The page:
Maintenance project: baby steps

02 Oct 2008
by mjeaton, posted in Uncategorized   |  6 Comments

This is the first in what I hope will be a series of posts about my attempts to make this particular project better.

A couple months ago, I took over a pretty cool C#/WinForms project that deals with RFID scanning.  I was given the green light to refactor the application as needed, which is awesome because the application really needs it. :-)   I’ve been working on a new feature which consists of several data-entry screens and three reports.  The screens and reports are all hitting about a dozen new tables I added to the system.

One of the requirements of the application is that as new versions are installed at customer sites, it should be able to handle updating the local databases without the use of external scripts or setup applications.  Basically they want to be able to send an updated .exe and application .dll to the customer, have them run it and know that the local database schema has been updated (if needed).  While I have my own opinions on this, there are bigger fish to fry, so I decided to follow the existing method for database updates.

When I first dug into the code, I saw many, many methods that had hard-coded SQL in them for creating new database objects, altering existing objects, etc.  Ugh.  Here’s an example of what I’m talking about:

string sqlCmd = "create table Accounts (" +
    "AccountID varchar(50) NOT NULL PRIMARY KEY," +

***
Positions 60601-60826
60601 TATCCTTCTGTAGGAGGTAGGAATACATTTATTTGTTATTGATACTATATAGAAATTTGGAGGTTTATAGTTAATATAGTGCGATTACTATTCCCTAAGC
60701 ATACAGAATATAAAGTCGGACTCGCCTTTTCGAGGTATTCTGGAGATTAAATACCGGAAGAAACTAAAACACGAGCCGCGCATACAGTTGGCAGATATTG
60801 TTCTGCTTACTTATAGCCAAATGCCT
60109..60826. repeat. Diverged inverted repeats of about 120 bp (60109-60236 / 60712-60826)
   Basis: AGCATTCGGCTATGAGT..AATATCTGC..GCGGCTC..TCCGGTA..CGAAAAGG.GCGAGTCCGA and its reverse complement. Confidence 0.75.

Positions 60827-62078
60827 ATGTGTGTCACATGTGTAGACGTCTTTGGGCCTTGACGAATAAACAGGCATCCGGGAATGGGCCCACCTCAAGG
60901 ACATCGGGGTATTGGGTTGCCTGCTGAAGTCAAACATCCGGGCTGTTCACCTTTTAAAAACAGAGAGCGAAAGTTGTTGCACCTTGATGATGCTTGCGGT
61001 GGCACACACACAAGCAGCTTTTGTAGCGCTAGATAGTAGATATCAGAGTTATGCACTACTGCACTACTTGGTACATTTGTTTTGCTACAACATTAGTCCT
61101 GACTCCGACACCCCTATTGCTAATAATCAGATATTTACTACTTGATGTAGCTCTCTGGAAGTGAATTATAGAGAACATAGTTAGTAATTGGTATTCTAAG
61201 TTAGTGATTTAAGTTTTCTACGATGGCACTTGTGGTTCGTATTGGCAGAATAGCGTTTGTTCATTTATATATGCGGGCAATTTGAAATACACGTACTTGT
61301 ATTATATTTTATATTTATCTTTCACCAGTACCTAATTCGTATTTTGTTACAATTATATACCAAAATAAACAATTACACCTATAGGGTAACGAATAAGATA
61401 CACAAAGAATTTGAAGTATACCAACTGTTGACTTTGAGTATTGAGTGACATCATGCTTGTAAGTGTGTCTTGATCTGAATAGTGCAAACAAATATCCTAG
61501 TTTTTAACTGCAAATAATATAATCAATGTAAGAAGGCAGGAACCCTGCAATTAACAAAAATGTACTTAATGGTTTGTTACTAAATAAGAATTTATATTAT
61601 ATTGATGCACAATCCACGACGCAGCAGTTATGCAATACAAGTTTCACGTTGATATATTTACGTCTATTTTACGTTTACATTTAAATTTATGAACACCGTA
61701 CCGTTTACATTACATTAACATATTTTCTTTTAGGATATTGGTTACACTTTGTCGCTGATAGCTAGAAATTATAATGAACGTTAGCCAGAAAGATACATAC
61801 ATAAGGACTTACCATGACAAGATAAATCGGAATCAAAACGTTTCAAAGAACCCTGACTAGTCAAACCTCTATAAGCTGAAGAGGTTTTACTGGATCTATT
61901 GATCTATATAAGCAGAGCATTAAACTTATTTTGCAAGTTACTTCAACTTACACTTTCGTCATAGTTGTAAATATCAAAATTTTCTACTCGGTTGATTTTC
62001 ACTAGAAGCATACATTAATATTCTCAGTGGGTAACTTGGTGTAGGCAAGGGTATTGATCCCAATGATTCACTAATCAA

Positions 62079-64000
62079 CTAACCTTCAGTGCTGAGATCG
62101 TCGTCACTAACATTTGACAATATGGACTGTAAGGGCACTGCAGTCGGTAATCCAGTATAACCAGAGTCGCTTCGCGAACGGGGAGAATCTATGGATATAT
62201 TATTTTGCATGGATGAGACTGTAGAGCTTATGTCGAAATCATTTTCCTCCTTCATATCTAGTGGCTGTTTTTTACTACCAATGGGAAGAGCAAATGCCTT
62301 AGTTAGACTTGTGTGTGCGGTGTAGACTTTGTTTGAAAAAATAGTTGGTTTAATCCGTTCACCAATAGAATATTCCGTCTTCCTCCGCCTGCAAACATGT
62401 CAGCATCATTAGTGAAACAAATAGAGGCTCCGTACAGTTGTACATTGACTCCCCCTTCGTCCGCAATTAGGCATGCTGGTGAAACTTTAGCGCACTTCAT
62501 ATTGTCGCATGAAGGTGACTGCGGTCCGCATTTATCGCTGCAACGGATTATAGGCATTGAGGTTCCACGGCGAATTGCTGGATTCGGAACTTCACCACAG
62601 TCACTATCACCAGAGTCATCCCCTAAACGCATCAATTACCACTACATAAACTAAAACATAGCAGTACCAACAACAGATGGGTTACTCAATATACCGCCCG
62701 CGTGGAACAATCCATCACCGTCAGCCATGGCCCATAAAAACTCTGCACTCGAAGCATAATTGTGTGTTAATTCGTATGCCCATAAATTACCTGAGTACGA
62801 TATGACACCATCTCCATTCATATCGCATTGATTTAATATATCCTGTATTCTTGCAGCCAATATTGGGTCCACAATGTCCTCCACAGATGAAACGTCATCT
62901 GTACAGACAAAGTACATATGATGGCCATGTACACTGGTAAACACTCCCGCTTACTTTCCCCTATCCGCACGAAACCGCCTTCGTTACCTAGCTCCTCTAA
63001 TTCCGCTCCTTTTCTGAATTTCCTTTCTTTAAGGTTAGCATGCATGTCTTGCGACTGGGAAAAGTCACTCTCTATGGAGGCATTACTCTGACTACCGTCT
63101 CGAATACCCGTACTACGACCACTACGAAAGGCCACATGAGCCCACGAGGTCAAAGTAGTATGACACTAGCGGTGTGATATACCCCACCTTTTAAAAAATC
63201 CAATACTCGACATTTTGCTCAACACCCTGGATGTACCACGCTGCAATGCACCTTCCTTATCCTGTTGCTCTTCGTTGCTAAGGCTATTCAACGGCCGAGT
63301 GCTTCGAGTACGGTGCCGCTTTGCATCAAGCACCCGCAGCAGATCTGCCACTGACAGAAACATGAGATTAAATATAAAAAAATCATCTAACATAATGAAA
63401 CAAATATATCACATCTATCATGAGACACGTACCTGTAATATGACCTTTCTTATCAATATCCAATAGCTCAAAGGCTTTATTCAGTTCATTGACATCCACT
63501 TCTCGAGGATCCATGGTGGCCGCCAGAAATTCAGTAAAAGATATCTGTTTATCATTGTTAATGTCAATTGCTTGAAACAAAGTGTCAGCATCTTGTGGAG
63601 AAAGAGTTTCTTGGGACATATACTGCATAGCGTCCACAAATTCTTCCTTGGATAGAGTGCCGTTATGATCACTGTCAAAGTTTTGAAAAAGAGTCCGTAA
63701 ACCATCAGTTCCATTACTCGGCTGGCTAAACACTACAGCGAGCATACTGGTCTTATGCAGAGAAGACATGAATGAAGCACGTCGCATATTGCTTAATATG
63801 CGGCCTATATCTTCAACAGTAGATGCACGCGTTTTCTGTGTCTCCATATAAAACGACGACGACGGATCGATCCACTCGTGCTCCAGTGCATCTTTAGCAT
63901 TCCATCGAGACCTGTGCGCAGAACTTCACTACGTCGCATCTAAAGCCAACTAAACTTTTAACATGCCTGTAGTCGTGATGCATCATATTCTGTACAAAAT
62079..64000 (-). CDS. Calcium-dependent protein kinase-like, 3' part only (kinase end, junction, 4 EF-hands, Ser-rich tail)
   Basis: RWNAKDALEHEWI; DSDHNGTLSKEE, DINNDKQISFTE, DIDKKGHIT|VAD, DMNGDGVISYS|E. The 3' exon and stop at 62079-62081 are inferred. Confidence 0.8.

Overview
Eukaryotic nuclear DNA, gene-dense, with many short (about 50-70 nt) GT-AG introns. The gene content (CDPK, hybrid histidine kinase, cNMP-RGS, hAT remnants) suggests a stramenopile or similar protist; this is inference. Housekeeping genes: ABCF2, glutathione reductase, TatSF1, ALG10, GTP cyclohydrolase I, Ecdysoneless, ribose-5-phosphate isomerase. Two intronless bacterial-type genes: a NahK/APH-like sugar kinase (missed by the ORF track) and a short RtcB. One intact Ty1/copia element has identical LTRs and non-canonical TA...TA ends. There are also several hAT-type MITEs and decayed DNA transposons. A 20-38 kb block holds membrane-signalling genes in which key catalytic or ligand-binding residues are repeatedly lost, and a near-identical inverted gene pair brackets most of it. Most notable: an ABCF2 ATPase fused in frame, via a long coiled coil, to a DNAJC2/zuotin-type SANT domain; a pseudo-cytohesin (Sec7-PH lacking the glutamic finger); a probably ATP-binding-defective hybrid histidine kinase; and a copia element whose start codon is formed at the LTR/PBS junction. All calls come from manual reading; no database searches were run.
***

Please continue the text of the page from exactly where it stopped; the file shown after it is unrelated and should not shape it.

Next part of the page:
"ClientName varchar(50) NULL)";

SqlCommand dcmd;
int rows;

dcmd = new SqlCommand(sqlCmd, dc);

    rows = (int)dcmd.ExecuteNonQuery();
catch (Exception e)
    // log the exception

Ok, now there are obviously more problems here than the hard-coded SQL, but that’s not the point of this post. :-)

When the application starts, it connects to the database and checks the “VerInfo” table.  It grabs the “current” database version from this table and then executes “upgrade” code (like the code above).  It is smart enough to perform all the upgrades it needs in order to become completely current.

private void CheckToUpgrade()
    int version = GetDbVersion();

    if (version <= 102)
    SetDbVersion(103, DateTime.Parse("6-1-2007 12:00:00 PM"), "Added Accounts Table");
    version = 103;

    if (version <= 103)
    SetDbVersion(104, DateTime.Parse("6-19-2007 12:00:00 PM"), "Added AccountID/ClientName field to Synch Table");
    version = 104;

    if (version <= 104)
    SetDbVersion(105, DateTime.Parse("6-21-2007 12:00:00 PM"), "Added SyncLog table");
    version = 105;

    if (version <= 105)
    SetDbVersion(106, DateTime.Parse("9-16-2008 12:00:00 PM"), "Added several new tables table to support Admin station.");
    version = 106;